The talking lasted 12 hours. Several times, the Ute negotiators returned to their camp; the soldiers could do little but wait. Each time negotiations resumed, the Utes absolutely refused to return to their reservation. Civil officials were frantic. The Utes were positive about one main thing: They would not go back.
Laramie-born attorney Thurman Arnold became head of the U.S. Justice Department’s Antitrust Division in 1938. Later he served as a federal judge in Washington, D.C. Earlier, Arnold had practiced law in Laramie, served in the Wyoming House of Representatives and helped found the University of Wyoming College of Law.
Democrat Lester Hunt, a charismatic wartime governor in heavily Republican Wyoming, won a U.S. Senate seat in 1948. There, he clashed with Sen. Joseph McCarthy. After Hunt’s son was convicted for soliciting homosexual contact, Hunt was blackmailed by Republican senators and committed suicide—circumstances that remained largely unknown for three decades.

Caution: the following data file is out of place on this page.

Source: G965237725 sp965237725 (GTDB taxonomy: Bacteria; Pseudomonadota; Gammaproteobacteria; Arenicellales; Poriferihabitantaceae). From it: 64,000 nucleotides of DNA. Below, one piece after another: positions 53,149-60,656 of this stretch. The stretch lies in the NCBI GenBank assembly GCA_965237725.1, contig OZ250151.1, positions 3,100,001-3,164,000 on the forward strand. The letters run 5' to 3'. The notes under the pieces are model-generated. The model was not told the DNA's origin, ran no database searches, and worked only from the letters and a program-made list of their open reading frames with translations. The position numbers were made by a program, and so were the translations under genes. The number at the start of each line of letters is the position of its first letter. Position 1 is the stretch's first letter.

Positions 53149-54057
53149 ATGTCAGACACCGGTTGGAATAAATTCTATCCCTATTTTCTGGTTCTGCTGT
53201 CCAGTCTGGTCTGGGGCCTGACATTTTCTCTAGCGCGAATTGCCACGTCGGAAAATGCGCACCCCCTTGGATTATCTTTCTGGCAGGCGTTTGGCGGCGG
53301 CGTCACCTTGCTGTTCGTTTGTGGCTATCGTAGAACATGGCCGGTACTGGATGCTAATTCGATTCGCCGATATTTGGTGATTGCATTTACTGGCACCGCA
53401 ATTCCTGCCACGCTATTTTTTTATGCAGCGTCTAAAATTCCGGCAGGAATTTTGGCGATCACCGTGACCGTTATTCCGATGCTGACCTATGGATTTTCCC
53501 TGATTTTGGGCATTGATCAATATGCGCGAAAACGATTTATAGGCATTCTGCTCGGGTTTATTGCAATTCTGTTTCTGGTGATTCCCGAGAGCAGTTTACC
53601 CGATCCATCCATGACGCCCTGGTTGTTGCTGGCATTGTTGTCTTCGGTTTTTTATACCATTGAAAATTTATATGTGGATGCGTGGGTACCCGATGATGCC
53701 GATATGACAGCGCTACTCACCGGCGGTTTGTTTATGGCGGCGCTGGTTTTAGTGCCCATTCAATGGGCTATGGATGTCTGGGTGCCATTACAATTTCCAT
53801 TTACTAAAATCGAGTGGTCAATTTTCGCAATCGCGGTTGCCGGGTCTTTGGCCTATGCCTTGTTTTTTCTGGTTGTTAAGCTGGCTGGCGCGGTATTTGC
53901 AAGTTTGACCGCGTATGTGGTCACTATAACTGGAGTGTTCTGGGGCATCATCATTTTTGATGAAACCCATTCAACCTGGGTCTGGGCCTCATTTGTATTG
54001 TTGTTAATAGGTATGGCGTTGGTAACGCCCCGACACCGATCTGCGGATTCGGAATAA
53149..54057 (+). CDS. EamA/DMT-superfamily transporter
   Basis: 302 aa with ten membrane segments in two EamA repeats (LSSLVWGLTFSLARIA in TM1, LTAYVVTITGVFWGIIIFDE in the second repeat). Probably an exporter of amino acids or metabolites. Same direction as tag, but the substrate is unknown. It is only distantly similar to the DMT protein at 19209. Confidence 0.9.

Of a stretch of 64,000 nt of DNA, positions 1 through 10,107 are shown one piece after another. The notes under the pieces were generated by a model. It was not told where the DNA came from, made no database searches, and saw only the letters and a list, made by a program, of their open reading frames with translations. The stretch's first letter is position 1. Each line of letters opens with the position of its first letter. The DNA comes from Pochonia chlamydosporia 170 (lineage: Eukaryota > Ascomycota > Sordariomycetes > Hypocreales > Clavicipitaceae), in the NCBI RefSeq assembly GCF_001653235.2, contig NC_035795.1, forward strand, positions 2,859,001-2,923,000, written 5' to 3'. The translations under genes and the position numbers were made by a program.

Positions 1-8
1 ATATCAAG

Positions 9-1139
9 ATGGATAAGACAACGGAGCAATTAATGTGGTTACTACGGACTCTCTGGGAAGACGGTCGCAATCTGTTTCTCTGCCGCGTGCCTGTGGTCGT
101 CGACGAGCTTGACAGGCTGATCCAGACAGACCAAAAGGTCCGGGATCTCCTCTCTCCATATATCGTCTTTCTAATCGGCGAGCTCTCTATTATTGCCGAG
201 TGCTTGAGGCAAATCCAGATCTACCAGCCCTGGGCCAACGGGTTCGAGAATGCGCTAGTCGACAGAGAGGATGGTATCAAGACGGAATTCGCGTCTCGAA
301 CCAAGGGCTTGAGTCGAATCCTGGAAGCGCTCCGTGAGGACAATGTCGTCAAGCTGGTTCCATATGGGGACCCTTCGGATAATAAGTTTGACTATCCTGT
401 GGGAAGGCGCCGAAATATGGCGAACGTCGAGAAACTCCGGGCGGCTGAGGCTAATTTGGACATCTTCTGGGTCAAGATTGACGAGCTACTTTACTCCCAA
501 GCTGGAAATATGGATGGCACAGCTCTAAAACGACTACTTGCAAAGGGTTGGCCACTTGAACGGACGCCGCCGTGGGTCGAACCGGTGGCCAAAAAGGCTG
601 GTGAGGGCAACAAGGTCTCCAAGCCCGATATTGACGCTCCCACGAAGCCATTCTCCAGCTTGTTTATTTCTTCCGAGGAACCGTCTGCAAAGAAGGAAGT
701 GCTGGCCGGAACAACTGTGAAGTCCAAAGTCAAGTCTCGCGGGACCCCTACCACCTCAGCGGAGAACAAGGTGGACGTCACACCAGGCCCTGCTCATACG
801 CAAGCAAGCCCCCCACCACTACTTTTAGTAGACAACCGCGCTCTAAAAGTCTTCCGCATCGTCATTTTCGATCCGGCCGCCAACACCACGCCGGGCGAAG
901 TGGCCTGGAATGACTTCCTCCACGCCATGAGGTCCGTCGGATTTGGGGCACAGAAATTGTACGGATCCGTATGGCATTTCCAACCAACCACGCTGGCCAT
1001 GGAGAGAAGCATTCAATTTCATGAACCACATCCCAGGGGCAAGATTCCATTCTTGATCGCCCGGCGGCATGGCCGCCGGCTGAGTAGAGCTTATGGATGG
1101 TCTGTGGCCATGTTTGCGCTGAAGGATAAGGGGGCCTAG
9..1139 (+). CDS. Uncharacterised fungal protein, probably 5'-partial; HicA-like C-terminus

As mass production of automobiles increased the demand for better roads, federal highway funds became available to states and “good roads” committees pioneered the identification, improvement and naming of likely tourist routes. Among the first of these, from the Black Hills to Yellowstone, was the Black and Yellow Trail.
In 1904, a Laramie mob hanged African-American Joe Martin from a light pole near the courthouse, drawing a crowd of 1,000 people or more. Despite having called several witnesses, a grand jury brought no indictments. And lynchings of Black men became more and more frequent in Wyoming in the coming two decades.
Stephen Leek’s efforts to save the starving elk of Jackson Hole came at a time when survival of the species was very much in doubt. The founding of the National Elk Refuge in 1912 was one result—a huge achievement. But feeding wildlife in herds leads to disease, we now know. And Leek himself was a decidedly complicated man.
When Enzo Tarquinio surrendered to U.S. Rangers in Sicily in 1943, he didn’t know he’d end up at Camp Douglas, Wyo. While other POWs worked at farms and ranches, Tarquinio and at least two fellow artist-prisoners painted murals in the officers’ club. Their subjects? Cowboys, Indians, wagon trains and mountain goats.